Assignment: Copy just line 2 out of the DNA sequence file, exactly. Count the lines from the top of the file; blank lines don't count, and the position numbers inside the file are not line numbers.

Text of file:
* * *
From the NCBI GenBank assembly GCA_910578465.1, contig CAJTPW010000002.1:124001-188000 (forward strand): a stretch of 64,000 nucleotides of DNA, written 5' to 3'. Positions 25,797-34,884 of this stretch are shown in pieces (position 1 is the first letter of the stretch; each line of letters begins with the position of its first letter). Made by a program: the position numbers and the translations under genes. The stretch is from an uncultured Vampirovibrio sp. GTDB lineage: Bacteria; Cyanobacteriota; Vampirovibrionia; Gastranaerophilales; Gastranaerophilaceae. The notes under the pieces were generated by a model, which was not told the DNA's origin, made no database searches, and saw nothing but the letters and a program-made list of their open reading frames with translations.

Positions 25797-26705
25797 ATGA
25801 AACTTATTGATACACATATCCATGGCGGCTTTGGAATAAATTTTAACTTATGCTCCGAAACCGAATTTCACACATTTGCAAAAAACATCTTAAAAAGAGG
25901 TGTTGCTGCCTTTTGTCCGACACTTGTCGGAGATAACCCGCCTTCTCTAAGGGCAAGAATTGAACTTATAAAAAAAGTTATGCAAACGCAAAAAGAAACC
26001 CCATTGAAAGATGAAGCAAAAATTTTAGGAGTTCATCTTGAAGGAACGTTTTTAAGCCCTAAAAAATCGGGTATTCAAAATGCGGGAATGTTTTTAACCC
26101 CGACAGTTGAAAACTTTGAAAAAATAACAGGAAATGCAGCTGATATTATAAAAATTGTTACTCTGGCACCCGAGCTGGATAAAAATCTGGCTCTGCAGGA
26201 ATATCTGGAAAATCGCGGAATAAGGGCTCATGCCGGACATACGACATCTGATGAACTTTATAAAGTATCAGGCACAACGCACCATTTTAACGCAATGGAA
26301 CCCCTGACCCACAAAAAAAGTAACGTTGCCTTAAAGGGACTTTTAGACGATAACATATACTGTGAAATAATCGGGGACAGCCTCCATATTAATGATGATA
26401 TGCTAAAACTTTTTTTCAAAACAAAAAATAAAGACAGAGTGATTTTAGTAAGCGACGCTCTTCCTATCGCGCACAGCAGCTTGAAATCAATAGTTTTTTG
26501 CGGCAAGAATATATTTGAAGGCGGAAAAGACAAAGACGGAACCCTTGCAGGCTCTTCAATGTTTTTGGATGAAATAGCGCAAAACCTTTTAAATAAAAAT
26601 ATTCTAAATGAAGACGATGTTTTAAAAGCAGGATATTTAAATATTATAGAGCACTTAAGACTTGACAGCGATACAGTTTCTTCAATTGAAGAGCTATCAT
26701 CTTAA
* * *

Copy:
Positions 25797-26705